Due Process

Title IX Due Process Protections Could Be Wiped Away by Education Department, Report Claims

"While the procedural protections currently in place are grossly inadequate, we may soon be calling these the 'good old days.'"


College students who face sexual misconduct hearings under Title IX, the federal law that governs adjudication of such allegations, enjoyed increased due process protections for the last two years.

But these fragile gains could be wiped out entirely if the Biden Education Department delivers on its stated promise to undo the Trump administration's Title IX rule making.

"While the procedural protections currently in place are grossly inadequate, we may soon be calling these the 'good old days,'" notes a new report from the Foundation for Individual Rights and Expression (FIRE).

That report—titled "Spotlight on Campus Due Process" and published yearly by FIRE—finds that some college campuses made modest improvements to their campus disciplinary procedures following the adoption of the Trump-era revisions, which took effect in August 2020. Those revisions established that students accused of Title IX sexual misconduct were entitled to fair hearings, given the right to cross-examine their accusers, and had access to the charges and evidence against them.

The Trump-era due process innovations, approved by former Education Secretary Betsy DeVos, applied specifically to Title IX sexual misconduct. As a result, many campuses now handle other disciplinary matters—such as academic dishonesty, theft, or off-campus behavior—with totally separate procedures in which the accused is not afforded basic fairness. FIRE's report looked at the various policies of the top 53 colleges and universities as ranked by U.S. News & World Report and found that DeVos' changes had meaningfully improved the affected category—Title IX sexual misconduct—in comparison with the unaffected categories.

"Thanks to the safeguards required by the current Title IX regulations, such policies were routinely the highest scoring policies at their institutions," the report notes.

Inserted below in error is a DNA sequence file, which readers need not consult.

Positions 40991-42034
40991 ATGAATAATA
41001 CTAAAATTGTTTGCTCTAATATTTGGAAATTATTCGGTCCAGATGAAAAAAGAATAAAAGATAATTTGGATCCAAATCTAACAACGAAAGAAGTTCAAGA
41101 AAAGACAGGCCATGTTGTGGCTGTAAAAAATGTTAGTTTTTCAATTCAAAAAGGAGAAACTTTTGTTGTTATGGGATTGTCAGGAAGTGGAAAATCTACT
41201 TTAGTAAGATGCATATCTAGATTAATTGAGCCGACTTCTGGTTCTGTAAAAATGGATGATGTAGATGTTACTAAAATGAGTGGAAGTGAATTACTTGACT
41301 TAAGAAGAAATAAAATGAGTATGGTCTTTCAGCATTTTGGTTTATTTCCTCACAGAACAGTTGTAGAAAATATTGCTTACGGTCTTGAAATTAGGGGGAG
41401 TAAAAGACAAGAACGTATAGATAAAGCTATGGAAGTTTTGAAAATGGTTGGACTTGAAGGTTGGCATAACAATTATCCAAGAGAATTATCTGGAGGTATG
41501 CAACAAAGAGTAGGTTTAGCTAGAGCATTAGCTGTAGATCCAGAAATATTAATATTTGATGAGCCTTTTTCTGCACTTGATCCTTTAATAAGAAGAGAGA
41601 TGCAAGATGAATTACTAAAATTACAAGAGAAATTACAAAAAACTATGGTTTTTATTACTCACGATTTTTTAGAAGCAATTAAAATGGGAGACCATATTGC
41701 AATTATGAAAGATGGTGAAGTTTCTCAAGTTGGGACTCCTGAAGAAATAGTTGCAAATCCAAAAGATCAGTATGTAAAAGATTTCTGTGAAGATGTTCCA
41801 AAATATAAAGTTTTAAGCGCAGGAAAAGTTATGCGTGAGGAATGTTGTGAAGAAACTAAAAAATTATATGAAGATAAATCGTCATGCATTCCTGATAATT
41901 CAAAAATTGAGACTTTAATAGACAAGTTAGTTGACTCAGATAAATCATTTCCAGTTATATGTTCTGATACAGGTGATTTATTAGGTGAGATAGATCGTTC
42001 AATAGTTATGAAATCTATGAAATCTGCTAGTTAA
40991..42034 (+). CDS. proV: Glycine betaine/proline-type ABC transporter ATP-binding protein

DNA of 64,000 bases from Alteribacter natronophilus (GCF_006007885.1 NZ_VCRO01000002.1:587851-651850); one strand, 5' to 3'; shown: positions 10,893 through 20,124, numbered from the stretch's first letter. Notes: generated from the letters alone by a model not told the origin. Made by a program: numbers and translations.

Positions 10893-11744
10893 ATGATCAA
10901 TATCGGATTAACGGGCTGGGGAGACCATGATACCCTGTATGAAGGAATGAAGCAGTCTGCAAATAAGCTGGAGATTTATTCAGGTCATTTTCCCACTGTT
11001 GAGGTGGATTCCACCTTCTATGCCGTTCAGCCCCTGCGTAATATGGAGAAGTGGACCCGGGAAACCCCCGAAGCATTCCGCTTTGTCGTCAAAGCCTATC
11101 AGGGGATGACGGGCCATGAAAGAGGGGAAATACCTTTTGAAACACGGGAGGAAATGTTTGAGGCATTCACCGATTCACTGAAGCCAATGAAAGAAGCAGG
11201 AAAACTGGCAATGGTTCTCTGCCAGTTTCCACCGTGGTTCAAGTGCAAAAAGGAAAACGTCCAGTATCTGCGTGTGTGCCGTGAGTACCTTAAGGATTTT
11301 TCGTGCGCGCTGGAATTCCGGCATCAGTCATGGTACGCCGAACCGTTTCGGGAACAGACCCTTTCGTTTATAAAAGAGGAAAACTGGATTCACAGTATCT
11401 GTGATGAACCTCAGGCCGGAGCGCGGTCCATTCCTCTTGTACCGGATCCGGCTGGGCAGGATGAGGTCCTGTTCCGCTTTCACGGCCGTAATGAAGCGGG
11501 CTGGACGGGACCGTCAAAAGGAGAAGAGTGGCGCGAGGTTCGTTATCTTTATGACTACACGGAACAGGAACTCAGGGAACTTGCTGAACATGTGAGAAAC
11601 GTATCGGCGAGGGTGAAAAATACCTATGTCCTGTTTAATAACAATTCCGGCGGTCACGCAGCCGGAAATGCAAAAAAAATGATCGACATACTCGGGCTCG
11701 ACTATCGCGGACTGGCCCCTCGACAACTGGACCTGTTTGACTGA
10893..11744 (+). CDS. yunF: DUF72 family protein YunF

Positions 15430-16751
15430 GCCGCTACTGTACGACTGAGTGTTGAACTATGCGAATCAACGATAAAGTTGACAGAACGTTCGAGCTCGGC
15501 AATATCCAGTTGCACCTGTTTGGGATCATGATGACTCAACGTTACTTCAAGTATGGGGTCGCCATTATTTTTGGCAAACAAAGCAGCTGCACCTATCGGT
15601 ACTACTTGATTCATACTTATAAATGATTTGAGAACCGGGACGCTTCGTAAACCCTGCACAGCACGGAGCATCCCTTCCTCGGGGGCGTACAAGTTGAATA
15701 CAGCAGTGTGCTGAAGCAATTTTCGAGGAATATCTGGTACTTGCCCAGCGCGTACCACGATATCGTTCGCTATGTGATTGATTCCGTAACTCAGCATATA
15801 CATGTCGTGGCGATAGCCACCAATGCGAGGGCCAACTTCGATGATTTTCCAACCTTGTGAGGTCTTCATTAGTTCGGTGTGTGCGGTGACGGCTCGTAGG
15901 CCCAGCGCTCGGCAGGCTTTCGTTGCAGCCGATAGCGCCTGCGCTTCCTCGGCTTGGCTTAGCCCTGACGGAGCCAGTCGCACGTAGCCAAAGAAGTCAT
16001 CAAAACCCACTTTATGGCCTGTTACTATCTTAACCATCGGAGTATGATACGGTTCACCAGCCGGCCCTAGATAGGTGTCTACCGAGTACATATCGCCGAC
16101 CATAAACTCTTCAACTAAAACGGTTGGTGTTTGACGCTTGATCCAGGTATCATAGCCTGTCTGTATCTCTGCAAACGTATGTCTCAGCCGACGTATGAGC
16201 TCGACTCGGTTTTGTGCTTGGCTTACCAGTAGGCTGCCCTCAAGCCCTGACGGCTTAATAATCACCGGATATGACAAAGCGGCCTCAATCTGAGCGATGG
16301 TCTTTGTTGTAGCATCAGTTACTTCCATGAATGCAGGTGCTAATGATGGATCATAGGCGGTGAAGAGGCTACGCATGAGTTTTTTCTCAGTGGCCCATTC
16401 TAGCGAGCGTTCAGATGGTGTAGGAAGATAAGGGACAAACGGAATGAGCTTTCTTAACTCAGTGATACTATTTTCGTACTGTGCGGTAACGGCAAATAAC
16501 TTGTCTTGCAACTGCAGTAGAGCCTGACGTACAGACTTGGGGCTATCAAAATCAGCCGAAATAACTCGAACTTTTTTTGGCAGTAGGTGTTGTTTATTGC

This means, of course, that absent explicit pressure from the Education Department, many institutions would happily violate students' due process rights and subject them to the kinds of Kafkaesque show trials that became common under the Obama administration's dubious Title IX guidance.

"FIRE's research shows that since the current Title IX regulations went into effect there have seen sustained, critical improvements for students' due process protections," Ryan Ansloan, a senior program officer at FIRE, tells Reason. "The Department of Education's proposed regulations threaten to reverse that progress."

Earlier this year, on the 50th anniversary of Title IX's passage, Education Secretary Miguel Cardona said he would eviscerate the due process standards established by the Trump administration. He proposed getting rid of the requirement that schools hold actual hearings with attorneys, witnesses, and cross-examination. Instead, universities would be free to bring back the single-investigator model, which empowers a lone administrator to investigate an accusation and make a determination of guilt with little input from either the accused or the accuser.

FIRE's report is an important reminder that the due process gains on campus were hard-fought: #MeToo-era activist groups fought them tooth and nail on the dubious grounds that fairly adjudicating sexual misconduct would make female students more vulnerable to rape. Civil libertarians triumphed over these illiberal notions by exposing the fundamental unfairness of a system that often deprived accused individuals of meaningful opportunities to defend themselves.

The Biden administration's decision to reaffirm both the policies and the personnel responsible for such a travesty is demoralizing. Unfortunately, there is every reason to expect that FIRE's 2023 "Spotlight on Campus Due Process" will reveal profound backsliding on this issue.